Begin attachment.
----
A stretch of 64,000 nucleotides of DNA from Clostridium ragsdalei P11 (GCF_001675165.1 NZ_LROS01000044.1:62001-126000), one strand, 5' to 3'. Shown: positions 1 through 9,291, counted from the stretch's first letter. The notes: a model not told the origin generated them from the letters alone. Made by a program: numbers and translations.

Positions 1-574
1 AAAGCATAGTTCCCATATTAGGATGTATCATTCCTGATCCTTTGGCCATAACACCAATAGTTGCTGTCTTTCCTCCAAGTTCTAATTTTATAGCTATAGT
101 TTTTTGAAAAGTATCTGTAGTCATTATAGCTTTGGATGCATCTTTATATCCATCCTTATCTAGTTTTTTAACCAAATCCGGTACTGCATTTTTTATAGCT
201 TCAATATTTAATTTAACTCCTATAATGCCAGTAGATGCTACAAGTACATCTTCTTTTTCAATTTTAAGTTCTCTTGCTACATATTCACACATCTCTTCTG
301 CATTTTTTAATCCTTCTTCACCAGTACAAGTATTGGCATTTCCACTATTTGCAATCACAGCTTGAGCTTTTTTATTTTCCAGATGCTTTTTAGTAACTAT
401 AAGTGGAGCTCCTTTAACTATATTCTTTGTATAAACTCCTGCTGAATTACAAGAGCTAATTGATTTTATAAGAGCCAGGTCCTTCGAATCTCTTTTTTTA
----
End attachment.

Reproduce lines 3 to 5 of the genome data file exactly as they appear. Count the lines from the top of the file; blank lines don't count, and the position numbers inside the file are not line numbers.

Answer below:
1 AAAGCATAGTTCCCATATTAGGATGTATCATTCCTGATCCTTTGGCCATAACACCAATAGTTGCTGTCTTTCCTCCAAGTTCTAATTTTATAGCTATAGT
101 TTTTTGAAAAGTATCTGTAGTCATTATAGCTTTGGATGCATCTTTATATCCATCCTTATCTAGTTTTTTAACCAAATCCGGTACTGCATTTTTTATAGCT
201 TCAATATTTAATTTAACTCCTATAATGCCAGTAGATGCTACAAGTACATCTTCTTTTTCAATTTTAAGTTCTCTTGCTACATATTCACACATCTCTTCTG